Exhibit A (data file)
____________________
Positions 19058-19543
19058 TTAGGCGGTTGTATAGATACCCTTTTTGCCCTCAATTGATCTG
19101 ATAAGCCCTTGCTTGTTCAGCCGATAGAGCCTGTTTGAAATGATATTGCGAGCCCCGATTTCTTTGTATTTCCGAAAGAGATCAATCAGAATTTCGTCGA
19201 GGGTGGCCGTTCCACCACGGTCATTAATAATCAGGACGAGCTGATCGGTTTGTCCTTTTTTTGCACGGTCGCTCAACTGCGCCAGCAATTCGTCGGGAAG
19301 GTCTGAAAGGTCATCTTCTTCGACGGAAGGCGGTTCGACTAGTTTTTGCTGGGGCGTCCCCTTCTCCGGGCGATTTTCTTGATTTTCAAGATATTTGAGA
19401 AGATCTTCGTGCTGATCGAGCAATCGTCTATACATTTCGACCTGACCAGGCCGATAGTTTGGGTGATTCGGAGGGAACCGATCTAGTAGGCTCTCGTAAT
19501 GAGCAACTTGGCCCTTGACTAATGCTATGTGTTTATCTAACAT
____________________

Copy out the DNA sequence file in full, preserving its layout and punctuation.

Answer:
Positions 19058-19543
19058 TTAGGCGGTTGTATAGATACCCTTTTTGCCCTCAATTGATCTG
19101 ATAAGCCCTTGCTTGTTCAGCCGATAGAGCCTGTTTGAAATGATATTGCGAGCCCCGATTTCTTTGTATTTCCGAAAGAGATCAATCAGAATTTCGTCGA
19201 GGGTGGCCGTTCCACCACGGTCATTAATAATCAGGACGAGCTGATCGGTTTGTCCTTTTTTTGCACGGTCGCTCAACTGCGCCAGCAATTCGTCGGGAAG
19301 GTCTGAAAGGTCATCTTCTTCGACGGAAGGCGGTTCGACTAGTTTTTGCTGGGGCGTCCCCTTCTCCGGGCGATTTTCTTGATTTTCAAGATATTTGAGA
19401 AGATCTTCGTGCTGATCGAGCAATCGTCTATACATTTCGACCTGACCAGGCCGATAGTTTGGGTGATTCGGAGGGAACCGATCTAGTAGGCTCTCGTAAT
19501 GAGCAACTTGGCCCTTGACTAATGCTATGTGTTTATCTAACAT